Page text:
"Oral Health Can't Wait" was an oral health campaign sponsored by the Dental Trade Alliance a few years back. That campaign is just as relevant today, especially when it comes to seniors.
Adding dental benefits to Medicare appears to be a waiting game. As of this writing, the U.S. House of Representatives has yet to vote on the $3.5 trillion reconciliation bill that contains authorization for dental benefits before it is sent to the Senate for a simple majority vote. House Democrats appear split in their support, and two senators hold the keys to negotiations to pass it in the Senate.
What this political lobbying misses is that even if the budget includes Medicare dental coverage, those benefits wouldn't kick in until 2028. Can seniors really wait for dental benefits until 2028? We need a better plan.
More questions than answers
In the midst of all this sausage making, a coalition of organizations, including Families USA and the AARP, supports this new dental benefit in Medicare. However, the ADA is opposed to including the benefits in Part B, largely because this is highly regulated for physicians. The ADA is instead encouraging a new subpart of Medicare, a Part T.
Regardless of how dental benefits are implemented, the proposals state that prevention and routine dental examinations will be paid at 80%, with treatment price set by the secretary of the U.S. Department of Health and Human Services (HHS). Those treatment reimbursements will begin with about 10% of treatment reimbursement fees in 2028, going up to 50% by 2032. Are those fees high enough for participation? We just don't know, really.
Meanwhile, a few weeks ago Sen. Bernie Sanders (I-VT) called for a voucher of $1,000 for dental benefits. Similar to the COVID-19 pandemic stimulus payments, individual seniors would be eligible if they make less than $75,000 per year. Do we know if that will work for participating seniors and dentists?
I'm uncomfortable living in a data-free zone. I also worry that leaving the details of implementing dental benefits to the HHS secretary might subject those benefits to political will -- not better oral health outcomes for seniors, especially those with disabilities.
Let data guide the way forward
What we need is a compromise between the various dental groups and contingencies so that seniors, especially those with disabilities, win dental benefits. Those benefits should provide prevention and care, including monitoring to improve home-based care for older adults with teledentistry -- just like telemedicine.
I have a compromise that works for seniors and small business dentists: Let's collect data.
I propose 2021 authorization of multiyear HHS demonstration projects designed to inform the Medicare coverage for dental disease prevention and treatment for seniors that is currently slated for 2028. The focus of these demonstration projects should be various payment models among private dentists in all major regions of the country.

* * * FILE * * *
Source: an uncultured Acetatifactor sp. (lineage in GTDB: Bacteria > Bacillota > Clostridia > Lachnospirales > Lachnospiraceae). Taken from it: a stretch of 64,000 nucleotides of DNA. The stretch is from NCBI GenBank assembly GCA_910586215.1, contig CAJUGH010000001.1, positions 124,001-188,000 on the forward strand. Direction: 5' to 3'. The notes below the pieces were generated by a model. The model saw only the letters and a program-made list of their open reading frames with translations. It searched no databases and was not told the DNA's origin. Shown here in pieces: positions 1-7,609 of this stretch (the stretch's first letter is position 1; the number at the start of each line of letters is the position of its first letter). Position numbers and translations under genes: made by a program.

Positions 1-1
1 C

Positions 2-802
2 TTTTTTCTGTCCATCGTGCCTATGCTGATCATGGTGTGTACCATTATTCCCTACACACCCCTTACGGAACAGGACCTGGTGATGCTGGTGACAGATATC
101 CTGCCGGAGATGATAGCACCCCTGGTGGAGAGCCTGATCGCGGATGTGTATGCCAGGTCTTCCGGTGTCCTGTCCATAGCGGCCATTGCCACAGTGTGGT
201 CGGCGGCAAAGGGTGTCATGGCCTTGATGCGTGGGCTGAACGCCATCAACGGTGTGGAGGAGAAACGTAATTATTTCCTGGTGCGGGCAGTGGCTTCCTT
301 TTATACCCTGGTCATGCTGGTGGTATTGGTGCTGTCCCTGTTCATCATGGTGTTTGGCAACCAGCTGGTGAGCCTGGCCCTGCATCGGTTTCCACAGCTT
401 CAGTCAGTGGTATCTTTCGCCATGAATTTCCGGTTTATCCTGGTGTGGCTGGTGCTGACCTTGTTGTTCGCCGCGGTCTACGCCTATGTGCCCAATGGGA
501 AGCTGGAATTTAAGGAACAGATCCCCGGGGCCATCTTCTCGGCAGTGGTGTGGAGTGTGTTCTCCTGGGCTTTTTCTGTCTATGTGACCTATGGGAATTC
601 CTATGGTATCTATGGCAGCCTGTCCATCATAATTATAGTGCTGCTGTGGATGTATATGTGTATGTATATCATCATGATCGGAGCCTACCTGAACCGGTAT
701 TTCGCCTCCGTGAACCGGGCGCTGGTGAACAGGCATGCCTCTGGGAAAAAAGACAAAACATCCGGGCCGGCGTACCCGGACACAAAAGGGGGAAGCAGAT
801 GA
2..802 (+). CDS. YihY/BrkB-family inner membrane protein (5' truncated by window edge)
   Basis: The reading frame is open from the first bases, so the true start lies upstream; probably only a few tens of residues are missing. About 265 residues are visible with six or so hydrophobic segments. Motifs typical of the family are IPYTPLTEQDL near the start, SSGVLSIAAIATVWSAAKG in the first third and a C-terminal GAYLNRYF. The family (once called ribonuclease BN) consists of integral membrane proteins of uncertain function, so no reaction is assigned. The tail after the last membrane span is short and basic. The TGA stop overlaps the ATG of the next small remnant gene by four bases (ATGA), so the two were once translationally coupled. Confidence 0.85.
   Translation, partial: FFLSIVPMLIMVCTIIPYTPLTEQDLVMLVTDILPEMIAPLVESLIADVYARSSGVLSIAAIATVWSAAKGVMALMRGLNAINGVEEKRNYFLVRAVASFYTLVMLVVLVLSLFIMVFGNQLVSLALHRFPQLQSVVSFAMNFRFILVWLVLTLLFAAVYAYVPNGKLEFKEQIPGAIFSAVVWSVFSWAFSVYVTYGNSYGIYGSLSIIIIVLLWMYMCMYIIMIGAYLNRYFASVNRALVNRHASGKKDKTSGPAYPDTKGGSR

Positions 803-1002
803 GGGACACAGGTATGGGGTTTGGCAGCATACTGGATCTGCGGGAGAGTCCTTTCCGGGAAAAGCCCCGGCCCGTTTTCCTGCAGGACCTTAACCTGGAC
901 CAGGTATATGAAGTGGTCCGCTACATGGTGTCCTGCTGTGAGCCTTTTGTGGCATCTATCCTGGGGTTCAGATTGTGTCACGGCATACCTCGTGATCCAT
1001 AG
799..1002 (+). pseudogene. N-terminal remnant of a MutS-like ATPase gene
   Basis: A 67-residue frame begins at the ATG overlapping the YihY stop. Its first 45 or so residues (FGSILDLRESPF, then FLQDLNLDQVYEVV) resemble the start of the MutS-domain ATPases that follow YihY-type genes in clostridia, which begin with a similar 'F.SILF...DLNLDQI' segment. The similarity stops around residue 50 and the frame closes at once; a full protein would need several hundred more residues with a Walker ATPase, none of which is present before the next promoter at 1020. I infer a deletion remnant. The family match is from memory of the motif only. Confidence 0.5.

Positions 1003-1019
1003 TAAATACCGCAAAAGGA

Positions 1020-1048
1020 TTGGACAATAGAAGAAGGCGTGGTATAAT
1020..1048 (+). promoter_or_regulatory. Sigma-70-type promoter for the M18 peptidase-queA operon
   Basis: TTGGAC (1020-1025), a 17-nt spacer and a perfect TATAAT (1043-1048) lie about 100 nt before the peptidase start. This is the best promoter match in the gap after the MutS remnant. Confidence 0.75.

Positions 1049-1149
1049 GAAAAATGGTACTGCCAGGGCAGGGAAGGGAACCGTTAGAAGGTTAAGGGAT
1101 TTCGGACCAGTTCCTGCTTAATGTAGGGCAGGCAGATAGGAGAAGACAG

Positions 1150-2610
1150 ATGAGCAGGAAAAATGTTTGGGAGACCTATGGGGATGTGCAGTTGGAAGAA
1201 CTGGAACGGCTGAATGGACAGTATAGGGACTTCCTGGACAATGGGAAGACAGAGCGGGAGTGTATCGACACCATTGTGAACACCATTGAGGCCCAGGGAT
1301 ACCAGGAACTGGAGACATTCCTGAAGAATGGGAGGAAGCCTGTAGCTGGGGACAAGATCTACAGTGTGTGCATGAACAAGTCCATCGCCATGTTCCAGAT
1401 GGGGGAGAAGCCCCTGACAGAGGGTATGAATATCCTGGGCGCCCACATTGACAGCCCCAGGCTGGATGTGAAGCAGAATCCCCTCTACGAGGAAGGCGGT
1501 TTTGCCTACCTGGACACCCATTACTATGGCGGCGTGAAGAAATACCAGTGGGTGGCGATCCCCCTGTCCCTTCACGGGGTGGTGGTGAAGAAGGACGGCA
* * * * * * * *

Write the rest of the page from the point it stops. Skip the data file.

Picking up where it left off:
Examples may include (but would not be limited to) fee-for-service and value-based care. The major outcome measures of the demonstration projects would be cost-efficiency, cost-effectiveness, and participation rates for providers and patients.
The projects may also address current issues in dental care for seniors, including the effect of types and levels of care on dental function, esthetics, disease, and comfort. They are encouraged to provide evidence relevant to the reliable assessment of oral health status among seniors, especially those with disabilities.
Findings from the projects should be delivered to the HHS secretary in sufficient time to inform the U.S. Centers for Medicare and Medicaid Services (CMS) appropriations anticipated to be in excess of $200 billion over 10 years, as estimated by the Congressional Budget Office, for implementation prior to 2028.
I'm not in favor of waiting until 2028 for seniors to get a benefit. And I'm not willing to let the government operate once again in a data-free zone, like it did for Medicaid.
We need evidence now to make sure that both senior patients and dentists participate as if their lives depended on it. In fact, with the interaction between oral health and overall health becoming clearer, they just might.
Dr. Margaret Scarlett is a practicing dentist, author, and consultant. As CEO of Scarlett Consulting International (SCI), a health outcomes company, Scarlett provides a range of consulting services to advance technology, oral health, and overall health. She served for more than 20 years in U.S. Public Health Service, including at the Centers for Disease Control and Prevention and the HHS' Office of the Surgeon General.
Contact Scarlett at email@example.com or 404-808-9908.
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